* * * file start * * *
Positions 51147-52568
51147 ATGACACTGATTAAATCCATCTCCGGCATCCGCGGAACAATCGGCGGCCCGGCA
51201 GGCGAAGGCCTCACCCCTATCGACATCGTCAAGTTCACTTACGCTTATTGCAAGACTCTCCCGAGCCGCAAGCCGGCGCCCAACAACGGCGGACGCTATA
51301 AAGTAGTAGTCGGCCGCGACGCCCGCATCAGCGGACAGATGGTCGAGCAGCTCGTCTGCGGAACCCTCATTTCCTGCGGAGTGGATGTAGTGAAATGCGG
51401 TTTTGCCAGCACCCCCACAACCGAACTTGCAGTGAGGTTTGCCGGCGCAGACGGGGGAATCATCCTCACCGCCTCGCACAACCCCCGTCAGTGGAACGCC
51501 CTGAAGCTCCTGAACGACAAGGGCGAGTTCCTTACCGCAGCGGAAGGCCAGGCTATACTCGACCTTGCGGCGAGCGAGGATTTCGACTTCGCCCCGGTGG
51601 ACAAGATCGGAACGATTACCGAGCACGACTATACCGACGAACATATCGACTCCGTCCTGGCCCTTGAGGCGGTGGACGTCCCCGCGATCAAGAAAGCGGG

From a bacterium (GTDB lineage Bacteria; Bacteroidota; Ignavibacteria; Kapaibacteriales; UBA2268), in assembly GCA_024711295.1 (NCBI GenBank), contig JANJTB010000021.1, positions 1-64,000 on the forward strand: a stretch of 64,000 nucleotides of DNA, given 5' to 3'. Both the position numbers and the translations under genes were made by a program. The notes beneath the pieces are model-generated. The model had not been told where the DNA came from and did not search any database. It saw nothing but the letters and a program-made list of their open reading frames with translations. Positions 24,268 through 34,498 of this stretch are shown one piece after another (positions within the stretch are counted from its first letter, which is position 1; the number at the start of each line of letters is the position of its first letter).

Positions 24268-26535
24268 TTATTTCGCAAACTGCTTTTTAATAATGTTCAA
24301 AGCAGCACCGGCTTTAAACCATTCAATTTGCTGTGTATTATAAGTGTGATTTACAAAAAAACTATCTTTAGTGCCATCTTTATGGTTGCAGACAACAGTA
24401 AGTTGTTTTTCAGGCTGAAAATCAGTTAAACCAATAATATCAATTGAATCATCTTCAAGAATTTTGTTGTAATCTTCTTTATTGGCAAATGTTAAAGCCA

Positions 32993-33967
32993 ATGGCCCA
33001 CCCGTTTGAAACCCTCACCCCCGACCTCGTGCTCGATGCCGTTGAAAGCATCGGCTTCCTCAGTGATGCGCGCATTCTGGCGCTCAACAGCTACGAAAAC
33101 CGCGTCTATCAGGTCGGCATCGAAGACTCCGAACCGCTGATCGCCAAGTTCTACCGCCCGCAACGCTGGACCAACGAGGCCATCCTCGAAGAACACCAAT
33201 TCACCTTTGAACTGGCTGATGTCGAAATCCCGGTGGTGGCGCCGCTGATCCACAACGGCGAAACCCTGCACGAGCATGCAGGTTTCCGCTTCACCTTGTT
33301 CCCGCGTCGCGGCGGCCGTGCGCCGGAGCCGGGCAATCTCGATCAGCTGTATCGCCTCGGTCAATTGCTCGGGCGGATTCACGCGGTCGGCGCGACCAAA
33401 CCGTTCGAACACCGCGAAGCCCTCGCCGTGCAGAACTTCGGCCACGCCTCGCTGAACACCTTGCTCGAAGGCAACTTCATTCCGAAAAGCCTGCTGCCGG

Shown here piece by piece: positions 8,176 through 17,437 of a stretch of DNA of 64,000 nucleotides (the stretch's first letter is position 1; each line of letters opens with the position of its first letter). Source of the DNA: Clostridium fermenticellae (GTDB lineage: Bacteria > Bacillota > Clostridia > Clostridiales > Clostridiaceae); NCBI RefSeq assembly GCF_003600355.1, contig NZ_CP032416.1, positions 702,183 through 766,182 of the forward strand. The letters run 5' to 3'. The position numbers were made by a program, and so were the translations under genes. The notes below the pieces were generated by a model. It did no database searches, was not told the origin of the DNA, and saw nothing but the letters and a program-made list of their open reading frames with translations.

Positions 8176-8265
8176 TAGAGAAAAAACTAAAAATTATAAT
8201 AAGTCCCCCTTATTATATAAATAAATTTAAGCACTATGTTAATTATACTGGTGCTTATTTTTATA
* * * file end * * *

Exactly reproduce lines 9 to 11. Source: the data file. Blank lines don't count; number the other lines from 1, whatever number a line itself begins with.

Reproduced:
Positions 24268-26535
24268 TTATTTCGCAAACTGCTTTTTAATAATGTTCAA
24301 AGCAGCACCGGCTTTAAACCATTCAATTTGCTGTGTATTATAAGTGTGATTTACAAAAAAACTATCTTTAGTGCCATCTTTATGGTTGCAGACAACAGTA